Why is in-car tech so complicated?

April 7, 2014, 1:00 PM UTC
With CarPlay, Apple aims to simplify the in-car tech experience.

FORTUNE — When the 2015 Mercedes-Benz C-Class is unveiled this fall, making its proper debut with it will be Apple’s CarPlay, an in-car technology system that will mimic the smartphone interface — including the touch-screen, if present — that legions of people carry in their pockets every day.

Apple’s (AAPL) entry into the world of automobiles is noteworthy for several reasons. The company enters markets deliberately and ruthlessly, for one, rarely doing so without readjusting the playing field. The automotive industry is large and lucrative, dominated by players so established that some predate the sinking of the Titanic. And above all, the application of consumer technology to the automotive industry has been sorely and frustratingly lacking in terms of the experience to which drivers and passengers are subject. As consumers marvel at the phone’s simplicity in summoning driving directions or responding to a friend’s message, they scowl at the car’s complexity in doing the same. Something is surely lost in translation with the addition of 3,000 lbs. of steel in motion.

It’s not for lack of trying. General Motors (GM) introduced its MyLink telematics system in its 2012 models; Ford (F) rolled out its MyFordTouch system the year prior and its Sync system in 2007, the same year that the iPhone was introduced. Audi has its Connect system. Toyota (TM) has its Entune. Kia has its Microsoft-powered Uvo (MSFT) and big brother Hyundai its Blue Link.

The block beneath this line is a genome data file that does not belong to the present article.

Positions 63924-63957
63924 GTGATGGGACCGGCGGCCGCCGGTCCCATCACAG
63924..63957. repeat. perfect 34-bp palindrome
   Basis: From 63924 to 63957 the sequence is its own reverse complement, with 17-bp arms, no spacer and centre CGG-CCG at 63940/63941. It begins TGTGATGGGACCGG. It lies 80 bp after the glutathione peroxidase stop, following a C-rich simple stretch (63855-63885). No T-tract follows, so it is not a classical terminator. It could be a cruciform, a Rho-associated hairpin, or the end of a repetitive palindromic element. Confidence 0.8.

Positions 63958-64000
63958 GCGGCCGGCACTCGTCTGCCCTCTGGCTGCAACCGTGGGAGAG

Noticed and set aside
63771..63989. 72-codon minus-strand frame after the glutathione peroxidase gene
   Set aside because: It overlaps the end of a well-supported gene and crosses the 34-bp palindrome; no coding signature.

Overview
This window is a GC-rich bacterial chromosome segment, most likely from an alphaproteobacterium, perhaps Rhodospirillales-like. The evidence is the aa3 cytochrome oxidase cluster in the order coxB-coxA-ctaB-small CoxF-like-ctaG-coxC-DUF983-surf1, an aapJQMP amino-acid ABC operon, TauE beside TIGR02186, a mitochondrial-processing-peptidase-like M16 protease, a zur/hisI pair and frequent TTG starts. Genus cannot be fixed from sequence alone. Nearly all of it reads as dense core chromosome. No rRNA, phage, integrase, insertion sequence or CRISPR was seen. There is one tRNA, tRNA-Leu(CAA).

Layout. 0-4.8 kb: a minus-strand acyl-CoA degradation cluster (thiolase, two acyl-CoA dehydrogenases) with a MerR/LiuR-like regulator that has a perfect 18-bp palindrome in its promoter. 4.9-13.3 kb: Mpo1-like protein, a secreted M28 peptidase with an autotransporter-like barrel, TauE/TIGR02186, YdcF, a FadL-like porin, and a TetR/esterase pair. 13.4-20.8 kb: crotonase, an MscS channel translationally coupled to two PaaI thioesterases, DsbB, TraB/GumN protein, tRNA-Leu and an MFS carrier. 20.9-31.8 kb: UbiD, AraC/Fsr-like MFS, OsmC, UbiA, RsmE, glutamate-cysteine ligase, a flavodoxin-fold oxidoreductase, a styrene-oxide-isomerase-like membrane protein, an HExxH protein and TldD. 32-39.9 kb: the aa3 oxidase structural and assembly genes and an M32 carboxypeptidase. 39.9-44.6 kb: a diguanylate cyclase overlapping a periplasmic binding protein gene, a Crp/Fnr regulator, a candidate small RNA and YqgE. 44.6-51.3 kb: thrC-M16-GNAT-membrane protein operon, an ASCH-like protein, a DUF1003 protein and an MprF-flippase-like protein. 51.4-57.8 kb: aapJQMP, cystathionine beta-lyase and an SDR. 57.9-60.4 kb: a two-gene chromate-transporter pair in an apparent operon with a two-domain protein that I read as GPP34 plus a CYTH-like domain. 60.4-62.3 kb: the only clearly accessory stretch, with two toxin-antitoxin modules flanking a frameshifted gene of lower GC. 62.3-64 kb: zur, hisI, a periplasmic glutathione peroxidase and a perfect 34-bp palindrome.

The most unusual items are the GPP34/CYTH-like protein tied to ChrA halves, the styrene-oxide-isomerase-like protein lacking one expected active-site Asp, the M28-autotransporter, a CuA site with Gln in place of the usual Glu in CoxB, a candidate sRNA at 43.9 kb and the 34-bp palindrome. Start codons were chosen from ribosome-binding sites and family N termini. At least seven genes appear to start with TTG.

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What none of these carmakers seem to have is fans of their in-car technology. The systems are complex, a nest of hardware buttons and interface flows that confound even the savviest of smartphone users. They can be imperfect in their relative infancy, challenging the patience of drivers who know better than to look away from the road. And they add a new dynamic — does a software update warrant a dealer visit? — to the relatively straightforward driving experience.

“It’s not optimal,” says Thilo Koslowski, a Gartner analyst who studies in-car technology. “It hasn’t really captured the experience that it should look like.”

Part of this has to do with the engineering cycle of cars, says Mark Scalf, the OnStar engineering group manager for developer products and applications at General Motors. The technology available in cars today was finished in production three to five years ago, he says. That means that engineers today are “wrapping up specifications and designs” for technology in vehicles scheduled to hit showrooms in 2018, 2019, and 2020.

Not that frustration with these systems is derived solely from their age.

“The level of integration we have right now is rather primitive,” says Phil Abram, chief infotainment officer for GM’s Global Connected Customer Group. “The rest of the technology is getting to the point where it’s ready to be integrated into a car. That’s on Apple and Google and … the [wireless] carriers to bring forth systems and standards that make sense. We’re just entering that phase right now.”

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In other words, it isn’t so much that in-car technology systems are especially complicated; they just haven’t captured what a technology experience for a driver ought to look like because engineers and drivers alike are still learning what that experience should be. Gartner’s Koslowski partly attributes the unwieldy experience of today’s in-car tech to automakers’ misunderstandings of what consumers want.